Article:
Malta is one of the nine European Union countries that kept its promise of global development assistance but still failed to issue a complete breakdown of its overseas aid expenditure.
The country has increased its aid, but no breakdown has been provided
The island is the only country among those that joined the EU since 2004 that met its development assistance targets for 2011, according to a report by European development NGOs.
But the AidWatch report notes the government has not yet issued a comprehensive breakdown of its official development assistance (ODA) expenditure.
“Malta is the only EU member state that doesn’t provide a breakdown of its ODA, which is ultimately taxpayers’ money,” Dominik Kalweit, from AidWatch, said.
The report estimated that large amounts of the island’s 2011 ODA was spent on detaining irregular migrants and on humanitarian assistance during the Libya crisis.
It states Malta is “on track” and has exceeded the EU target for 2010 (0.17 per cent of its income), while demonstrating a gradual aid increase to meet the 0.33 per cent target in 2015.
The island reported 0.26 per cent of its gross national income as ODA.
However, the report insists that only 0.19 per cent could be reported as genuine aid, which represents the real transfer of resources to developing countries.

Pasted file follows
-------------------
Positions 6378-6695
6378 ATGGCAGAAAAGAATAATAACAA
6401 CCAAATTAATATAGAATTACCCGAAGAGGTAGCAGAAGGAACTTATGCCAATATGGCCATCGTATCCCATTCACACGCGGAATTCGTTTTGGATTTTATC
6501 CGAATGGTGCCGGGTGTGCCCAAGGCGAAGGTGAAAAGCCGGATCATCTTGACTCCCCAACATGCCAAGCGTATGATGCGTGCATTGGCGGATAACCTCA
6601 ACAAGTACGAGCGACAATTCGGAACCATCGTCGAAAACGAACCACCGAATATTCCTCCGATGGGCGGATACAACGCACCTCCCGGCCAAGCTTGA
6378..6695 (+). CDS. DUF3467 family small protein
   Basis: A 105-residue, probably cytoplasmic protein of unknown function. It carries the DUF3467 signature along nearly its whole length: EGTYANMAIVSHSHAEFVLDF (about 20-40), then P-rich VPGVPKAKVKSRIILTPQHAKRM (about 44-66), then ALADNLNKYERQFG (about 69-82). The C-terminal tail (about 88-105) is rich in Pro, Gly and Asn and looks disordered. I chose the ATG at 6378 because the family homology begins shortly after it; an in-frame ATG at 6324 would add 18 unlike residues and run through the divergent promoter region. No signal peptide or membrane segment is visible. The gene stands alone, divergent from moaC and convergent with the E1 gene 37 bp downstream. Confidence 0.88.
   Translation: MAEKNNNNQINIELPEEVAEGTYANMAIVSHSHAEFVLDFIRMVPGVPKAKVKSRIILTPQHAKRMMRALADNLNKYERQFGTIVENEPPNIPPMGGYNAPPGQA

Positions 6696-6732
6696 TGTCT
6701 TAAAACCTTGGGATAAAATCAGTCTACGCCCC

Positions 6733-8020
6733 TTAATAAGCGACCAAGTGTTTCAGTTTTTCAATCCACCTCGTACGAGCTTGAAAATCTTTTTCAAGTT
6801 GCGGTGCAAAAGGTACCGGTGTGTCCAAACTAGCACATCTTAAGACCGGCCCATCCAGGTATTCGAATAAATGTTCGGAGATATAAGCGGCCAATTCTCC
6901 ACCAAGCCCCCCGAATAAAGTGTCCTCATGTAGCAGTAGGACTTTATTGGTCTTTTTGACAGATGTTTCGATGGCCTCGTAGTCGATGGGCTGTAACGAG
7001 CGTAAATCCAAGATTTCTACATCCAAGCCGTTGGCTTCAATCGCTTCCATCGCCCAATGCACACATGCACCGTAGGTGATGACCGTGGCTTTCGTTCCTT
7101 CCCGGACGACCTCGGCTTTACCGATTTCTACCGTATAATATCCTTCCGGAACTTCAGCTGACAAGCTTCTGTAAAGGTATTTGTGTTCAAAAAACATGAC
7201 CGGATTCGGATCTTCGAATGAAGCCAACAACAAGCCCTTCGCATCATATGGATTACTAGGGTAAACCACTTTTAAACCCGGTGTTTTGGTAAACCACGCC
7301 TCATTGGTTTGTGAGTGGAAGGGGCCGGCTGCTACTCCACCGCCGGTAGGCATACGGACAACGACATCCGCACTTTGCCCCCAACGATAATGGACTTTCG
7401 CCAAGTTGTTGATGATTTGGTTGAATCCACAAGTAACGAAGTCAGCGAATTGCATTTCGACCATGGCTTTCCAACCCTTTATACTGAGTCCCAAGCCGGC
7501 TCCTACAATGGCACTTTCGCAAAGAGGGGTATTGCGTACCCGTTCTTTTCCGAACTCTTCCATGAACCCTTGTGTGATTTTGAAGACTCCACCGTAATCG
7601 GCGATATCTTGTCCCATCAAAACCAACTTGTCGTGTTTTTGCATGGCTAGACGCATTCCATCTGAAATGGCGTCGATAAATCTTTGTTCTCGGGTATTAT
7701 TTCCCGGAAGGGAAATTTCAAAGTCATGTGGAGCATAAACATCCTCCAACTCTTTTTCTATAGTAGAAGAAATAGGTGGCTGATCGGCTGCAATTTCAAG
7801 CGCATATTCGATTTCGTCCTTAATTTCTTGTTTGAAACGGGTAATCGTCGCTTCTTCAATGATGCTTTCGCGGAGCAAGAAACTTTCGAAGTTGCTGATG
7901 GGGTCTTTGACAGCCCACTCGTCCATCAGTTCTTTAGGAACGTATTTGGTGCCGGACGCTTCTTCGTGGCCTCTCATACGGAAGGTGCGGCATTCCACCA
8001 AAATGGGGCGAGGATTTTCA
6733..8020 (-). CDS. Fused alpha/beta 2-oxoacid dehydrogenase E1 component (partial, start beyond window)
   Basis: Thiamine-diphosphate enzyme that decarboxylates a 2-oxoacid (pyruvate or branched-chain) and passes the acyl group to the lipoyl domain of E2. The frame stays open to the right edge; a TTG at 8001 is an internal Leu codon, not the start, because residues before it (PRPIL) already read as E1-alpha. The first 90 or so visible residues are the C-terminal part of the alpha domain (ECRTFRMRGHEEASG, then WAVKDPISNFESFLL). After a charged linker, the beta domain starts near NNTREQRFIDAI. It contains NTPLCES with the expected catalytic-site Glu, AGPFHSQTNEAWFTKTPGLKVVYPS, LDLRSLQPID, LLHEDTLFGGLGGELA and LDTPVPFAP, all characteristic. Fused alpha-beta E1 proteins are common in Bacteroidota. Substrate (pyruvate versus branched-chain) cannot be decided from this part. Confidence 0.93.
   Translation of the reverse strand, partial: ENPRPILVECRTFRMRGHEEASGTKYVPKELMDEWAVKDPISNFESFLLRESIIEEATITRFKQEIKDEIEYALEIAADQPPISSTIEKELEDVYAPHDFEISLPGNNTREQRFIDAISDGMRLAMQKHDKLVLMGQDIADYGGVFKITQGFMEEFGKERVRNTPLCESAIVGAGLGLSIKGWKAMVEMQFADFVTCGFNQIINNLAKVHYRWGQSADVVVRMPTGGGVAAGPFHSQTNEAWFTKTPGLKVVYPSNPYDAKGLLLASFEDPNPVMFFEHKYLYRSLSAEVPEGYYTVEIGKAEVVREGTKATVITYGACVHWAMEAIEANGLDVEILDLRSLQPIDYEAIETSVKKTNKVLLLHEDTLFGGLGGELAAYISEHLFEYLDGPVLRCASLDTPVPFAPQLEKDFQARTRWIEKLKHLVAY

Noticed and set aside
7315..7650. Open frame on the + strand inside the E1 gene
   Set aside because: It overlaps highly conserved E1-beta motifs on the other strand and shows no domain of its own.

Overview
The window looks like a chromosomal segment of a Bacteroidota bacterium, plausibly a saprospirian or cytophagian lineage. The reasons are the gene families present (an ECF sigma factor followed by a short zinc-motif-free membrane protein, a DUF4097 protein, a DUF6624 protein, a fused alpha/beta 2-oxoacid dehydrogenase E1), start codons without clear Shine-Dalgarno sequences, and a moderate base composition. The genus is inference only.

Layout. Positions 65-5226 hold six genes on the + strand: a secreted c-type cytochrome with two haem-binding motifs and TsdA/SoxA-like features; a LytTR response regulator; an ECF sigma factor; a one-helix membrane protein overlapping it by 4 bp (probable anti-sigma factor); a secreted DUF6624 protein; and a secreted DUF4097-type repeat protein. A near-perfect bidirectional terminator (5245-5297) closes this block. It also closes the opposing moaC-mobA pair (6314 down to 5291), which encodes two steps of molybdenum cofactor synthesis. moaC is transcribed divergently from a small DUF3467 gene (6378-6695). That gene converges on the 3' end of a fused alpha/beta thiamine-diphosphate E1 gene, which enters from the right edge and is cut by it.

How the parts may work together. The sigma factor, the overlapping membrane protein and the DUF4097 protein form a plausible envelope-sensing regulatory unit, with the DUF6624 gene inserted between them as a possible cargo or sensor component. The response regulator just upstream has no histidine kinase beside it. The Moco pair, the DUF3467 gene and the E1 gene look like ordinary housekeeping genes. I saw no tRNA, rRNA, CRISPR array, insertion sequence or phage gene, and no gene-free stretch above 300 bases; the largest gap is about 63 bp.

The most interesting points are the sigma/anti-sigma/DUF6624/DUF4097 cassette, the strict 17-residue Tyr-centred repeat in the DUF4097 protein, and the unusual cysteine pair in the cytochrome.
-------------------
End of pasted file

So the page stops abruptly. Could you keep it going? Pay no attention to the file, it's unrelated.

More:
When contacted, the Foreign Affairs Ministry said Malta’s estimated ODA contribution was 0.25 per cent and the government was “fully committed” to reaching the 0.33 per cent target.
A spokesman added that Malta complied with the OECD Development Assistance Committee regulations, even though it was not a member.
This meant that the country fulfilled its international obligations of ODA reporting and allocation, the spokesman said.
Malta fills a standard questionnaire and the European Commission publishes its statistics.
Negotiations to publish full details continue but for now there is no agreement among member states. Malta is prepared to disclose the full details once all member states reach an agreement.
According to AidWatch, EU member states remain the world’s aid champions but last year European assistance fell for the first time since 2007.
On the positive side, the report says all countries that joined the EU since 2004 – apart from Cyprus – increased their aid in 2011.
Malta tops the list with a 44 per cent increase, followed by Lithuania and Romania at 37 per cent.
At the same time, the report includes Malta among the largest European inflators of aid, together with Greece, Italy and France.
Mr Kalweit said this discrepancy could have resulted because Malta included its Arab Spring aid contribution within its ODA expenditure calculations.
EU aid commitments (for 2011)
• 9 member states, including Malta, exceeded the 2010 international commitment
• 7 member states provided less than 50 per cent of their commitments
• 44 per cent: the increase in Malta’s aid disbursement
• 11 countries cut their aid levels
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